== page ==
In an unexpected move, the Department of Transport has announced that you'll no longer have to get an MoT test for pre-1960 cars and bikes.
Owners of exempted vehicles, which account for around 160,000 currently on the road, will still be legally required to ensure that they're roadworthy, in proper condition and safe, but are no longer obliged to take the annual inspection.
Transport Minister, Mike Penning, says: "Owners of classic cars and motorbikes tend to be enthusiasts who maintain their vehicles well. They don't need to be told to look after them, they're out there in all weathers checking the condition of the engine, tyres and bodywork. We are committed to cutting out red tape which costs motorists money without providing significant overall benefits."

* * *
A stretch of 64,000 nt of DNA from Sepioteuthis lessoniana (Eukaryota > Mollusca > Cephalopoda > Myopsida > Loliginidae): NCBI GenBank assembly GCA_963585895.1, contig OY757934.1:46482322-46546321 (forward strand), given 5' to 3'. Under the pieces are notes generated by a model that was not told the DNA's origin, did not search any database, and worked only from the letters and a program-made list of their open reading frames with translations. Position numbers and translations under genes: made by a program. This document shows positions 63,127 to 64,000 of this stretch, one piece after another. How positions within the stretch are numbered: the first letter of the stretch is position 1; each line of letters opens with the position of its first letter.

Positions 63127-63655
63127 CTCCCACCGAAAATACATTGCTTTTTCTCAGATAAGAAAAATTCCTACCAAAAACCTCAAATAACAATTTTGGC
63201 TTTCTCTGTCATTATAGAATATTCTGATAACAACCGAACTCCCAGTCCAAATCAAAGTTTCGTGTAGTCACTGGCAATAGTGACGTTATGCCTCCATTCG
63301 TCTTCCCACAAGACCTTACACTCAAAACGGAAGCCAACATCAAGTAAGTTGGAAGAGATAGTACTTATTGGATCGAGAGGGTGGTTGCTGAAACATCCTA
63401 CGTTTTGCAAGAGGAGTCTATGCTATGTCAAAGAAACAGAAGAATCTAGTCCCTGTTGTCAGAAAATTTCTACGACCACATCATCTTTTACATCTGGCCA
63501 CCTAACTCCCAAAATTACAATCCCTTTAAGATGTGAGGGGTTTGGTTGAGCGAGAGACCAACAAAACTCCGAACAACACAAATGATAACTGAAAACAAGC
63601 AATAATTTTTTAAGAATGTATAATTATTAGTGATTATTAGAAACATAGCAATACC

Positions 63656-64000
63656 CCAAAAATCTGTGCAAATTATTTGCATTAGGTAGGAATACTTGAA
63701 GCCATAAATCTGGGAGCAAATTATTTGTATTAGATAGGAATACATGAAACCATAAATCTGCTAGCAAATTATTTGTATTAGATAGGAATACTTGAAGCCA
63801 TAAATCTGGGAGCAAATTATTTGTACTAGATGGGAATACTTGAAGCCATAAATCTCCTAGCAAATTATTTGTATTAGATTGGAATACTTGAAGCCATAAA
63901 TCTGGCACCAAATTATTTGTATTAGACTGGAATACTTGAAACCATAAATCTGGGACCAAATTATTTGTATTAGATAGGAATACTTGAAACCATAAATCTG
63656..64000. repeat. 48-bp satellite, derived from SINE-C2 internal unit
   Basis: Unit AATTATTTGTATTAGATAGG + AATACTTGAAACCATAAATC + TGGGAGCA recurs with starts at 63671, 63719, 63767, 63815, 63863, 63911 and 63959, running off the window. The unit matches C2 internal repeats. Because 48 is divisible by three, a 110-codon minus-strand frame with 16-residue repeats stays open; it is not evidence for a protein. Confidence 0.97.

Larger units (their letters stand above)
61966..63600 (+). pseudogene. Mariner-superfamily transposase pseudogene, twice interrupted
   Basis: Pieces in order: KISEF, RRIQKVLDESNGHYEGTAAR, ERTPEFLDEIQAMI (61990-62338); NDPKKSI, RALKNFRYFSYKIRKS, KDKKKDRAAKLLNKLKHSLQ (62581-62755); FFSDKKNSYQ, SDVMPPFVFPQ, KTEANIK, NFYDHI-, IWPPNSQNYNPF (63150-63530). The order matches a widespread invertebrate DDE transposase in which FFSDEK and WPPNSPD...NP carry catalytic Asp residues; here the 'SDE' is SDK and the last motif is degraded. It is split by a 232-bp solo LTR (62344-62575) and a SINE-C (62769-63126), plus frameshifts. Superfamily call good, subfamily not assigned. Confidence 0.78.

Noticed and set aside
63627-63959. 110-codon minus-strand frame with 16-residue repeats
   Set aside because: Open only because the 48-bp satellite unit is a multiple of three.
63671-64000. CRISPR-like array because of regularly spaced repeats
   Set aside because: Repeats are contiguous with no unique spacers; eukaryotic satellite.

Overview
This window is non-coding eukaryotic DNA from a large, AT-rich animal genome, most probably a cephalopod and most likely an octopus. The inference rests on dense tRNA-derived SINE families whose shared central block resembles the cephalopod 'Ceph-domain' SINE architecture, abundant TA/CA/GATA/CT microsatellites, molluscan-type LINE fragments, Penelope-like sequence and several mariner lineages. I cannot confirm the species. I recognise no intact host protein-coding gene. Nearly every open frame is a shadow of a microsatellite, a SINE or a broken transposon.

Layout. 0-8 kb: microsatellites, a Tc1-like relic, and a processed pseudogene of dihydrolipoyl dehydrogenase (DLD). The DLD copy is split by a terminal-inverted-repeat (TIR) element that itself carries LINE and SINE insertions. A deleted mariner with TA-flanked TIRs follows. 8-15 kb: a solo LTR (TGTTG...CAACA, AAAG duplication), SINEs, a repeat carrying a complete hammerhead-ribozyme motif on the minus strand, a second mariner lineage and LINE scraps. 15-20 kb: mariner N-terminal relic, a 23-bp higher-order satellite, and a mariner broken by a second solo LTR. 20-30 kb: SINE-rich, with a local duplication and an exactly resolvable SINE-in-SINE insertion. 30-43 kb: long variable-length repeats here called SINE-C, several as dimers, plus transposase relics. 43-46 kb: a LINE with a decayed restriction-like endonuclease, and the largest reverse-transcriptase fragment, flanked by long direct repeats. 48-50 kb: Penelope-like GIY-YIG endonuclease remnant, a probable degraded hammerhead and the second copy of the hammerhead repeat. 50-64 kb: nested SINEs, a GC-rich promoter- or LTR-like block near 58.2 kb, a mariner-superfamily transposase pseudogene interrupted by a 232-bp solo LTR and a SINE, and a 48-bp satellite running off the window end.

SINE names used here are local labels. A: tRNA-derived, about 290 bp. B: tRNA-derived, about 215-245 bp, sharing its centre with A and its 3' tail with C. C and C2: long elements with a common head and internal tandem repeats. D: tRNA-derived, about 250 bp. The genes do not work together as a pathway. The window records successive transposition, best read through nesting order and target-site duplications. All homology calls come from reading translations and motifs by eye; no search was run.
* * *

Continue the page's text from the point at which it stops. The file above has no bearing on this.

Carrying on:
According to a survey conducted by the Federation of British Historic Vehicles, classic car enthusiasts aren't unanimous about the news: of the 4000 respondents, 53 per cent said they'd still still take their cars for a test voluntarily.
The decision follows months of campaigning by the All Party Parliamentary Historic Vehicles Group, led by East Yorkshire MP and Morgan owner, Greg Knight.
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